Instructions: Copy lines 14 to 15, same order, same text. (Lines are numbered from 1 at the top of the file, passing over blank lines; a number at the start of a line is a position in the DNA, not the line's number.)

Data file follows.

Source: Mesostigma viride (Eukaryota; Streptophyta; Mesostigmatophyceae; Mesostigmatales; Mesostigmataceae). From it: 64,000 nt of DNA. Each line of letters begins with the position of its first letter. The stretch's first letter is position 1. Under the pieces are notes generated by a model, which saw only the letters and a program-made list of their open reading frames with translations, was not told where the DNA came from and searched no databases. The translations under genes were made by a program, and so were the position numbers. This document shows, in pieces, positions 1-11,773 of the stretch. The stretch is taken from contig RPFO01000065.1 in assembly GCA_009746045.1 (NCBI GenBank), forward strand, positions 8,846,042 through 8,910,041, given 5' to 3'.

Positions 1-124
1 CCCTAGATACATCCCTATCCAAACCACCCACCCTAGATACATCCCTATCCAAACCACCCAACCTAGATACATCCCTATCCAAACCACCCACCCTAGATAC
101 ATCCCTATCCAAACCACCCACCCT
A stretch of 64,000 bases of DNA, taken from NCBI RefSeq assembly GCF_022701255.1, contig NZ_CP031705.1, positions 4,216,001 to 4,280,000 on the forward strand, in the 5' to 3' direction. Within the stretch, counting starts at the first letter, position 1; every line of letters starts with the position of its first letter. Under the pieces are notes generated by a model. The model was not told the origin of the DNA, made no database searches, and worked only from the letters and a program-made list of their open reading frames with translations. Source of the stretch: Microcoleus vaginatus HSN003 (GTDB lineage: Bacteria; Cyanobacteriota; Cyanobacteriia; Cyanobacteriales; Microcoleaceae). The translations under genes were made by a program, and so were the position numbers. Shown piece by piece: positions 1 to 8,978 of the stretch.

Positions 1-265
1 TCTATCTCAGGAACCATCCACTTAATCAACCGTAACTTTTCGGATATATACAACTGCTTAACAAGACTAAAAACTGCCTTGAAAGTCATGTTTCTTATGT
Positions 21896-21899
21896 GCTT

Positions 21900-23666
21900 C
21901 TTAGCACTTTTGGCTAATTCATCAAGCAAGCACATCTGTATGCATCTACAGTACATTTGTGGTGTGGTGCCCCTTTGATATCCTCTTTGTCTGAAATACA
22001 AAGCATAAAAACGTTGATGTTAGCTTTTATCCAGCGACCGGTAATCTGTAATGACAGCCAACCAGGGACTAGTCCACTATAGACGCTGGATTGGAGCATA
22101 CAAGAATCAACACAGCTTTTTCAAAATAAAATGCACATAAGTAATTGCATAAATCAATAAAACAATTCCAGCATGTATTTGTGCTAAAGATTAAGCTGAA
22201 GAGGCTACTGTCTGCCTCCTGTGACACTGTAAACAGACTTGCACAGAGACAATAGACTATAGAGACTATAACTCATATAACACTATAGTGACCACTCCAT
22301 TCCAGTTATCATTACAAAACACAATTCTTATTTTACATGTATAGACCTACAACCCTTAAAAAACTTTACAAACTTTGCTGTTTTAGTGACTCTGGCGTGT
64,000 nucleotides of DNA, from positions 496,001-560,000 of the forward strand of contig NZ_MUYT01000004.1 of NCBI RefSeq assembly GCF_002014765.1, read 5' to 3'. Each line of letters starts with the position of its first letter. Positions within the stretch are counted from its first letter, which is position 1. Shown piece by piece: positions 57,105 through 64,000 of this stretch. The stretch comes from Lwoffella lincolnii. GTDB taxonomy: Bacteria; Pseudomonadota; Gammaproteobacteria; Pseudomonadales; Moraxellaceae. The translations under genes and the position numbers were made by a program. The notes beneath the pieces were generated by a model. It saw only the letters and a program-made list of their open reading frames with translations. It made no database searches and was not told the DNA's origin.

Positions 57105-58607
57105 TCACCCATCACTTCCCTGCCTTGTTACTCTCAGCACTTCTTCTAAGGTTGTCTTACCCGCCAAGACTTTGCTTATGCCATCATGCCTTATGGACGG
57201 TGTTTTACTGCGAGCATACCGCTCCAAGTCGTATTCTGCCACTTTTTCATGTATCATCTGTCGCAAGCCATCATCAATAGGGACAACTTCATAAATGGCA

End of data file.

22101 CAAGAATCAACACAGCTTTTTCAAAATAAAATGCACATAAGTAATTGCATAAATCAATAAAACAATTCCAGCATGTATTTGTGCTAAAGATTAAGCTGAA
22201 GAGGCTACTGTCTGCCTCCTGTGACACTGTAAACAGACTTGCACAGAGACAATAGACTATAGAGACTATAACTCATATAACACTATAGTGACCACTCCAT